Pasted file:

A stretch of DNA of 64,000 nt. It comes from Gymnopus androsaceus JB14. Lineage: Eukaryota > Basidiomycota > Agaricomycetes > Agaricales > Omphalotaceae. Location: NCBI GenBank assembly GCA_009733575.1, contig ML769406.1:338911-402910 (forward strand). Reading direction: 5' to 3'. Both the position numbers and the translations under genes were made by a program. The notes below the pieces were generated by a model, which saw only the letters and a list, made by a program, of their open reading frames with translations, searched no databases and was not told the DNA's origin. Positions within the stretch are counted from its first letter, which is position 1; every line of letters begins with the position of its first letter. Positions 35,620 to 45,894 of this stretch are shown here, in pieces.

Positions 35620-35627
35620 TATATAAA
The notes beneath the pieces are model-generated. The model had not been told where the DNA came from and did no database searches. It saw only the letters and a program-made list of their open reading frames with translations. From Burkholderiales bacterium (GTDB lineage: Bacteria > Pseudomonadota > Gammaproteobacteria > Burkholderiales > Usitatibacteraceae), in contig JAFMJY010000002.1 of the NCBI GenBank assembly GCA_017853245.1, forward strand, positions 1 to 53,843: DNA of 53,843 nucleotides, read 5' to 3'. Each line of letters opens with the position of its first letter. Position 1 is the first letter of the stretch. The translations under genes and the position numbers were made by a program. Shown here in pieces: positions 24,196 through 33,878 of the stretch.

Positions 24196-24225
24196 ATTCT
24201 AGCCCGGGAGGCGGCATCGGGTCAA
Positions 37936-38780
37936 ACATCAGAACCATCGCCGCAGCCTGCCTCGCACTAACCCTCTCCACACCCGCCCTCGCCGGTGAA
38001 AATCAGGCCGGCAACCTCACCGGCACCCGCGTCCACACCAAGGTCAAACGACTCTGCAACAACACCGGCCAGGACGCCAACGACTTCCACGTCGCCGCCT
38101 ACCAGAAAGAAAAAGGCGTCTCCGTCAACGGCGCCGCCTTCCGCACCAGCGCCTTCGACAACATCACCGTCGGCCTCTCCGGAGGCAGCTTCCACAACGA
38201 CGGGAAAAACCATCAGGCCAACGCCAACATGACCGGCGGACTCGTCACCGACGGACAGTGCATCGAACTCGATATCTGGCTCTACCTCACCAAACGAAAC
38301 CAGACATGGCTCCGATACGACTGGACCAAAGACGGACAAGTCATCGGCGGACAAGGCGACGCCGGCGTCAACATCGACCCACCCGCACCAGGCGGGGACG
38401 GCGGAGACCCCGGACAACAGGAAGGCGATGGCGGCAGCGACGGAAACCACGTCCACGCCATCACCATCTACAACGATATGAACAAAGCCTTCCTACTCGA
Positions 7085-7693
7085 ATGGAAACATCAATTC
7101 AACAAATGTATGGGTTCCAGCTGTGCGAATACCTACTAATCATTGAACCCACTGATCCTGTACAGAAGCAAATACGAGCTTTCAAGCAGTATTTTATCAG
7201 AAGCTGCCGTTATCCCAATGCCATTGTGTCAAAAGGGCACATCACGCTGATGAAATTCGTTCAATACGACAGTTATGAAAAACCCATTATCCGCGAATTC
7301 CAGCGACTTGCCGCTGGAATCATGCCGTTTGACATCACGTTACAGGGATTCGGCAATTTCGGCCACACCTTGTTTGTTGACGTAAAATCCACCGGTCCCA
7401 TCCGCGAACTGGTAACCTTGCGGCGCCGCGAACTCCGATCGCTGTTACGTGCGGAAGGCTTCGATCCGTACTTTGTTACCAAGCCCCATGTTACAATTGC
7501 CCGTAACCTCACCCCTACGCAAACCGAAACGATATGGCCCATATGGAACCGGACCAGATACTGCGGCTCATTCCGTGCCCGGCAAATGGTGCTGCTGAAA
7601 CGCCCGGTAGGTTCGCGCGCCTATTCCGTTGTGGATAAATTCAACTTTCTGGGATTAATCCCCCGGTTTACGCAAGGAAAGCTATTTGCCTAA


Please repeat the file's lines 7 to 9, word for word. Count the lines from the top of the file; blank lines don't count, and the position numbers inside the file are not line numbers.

24201 AGCCCGGGAGGCGGCATCGGGTCAA
Positions 37936-38780
37936 ACATCAGAACCATCGCCGCAGCCTGCCTCGCACTAACCCTCTCCACACCCGCCCTCGCCGGTGAA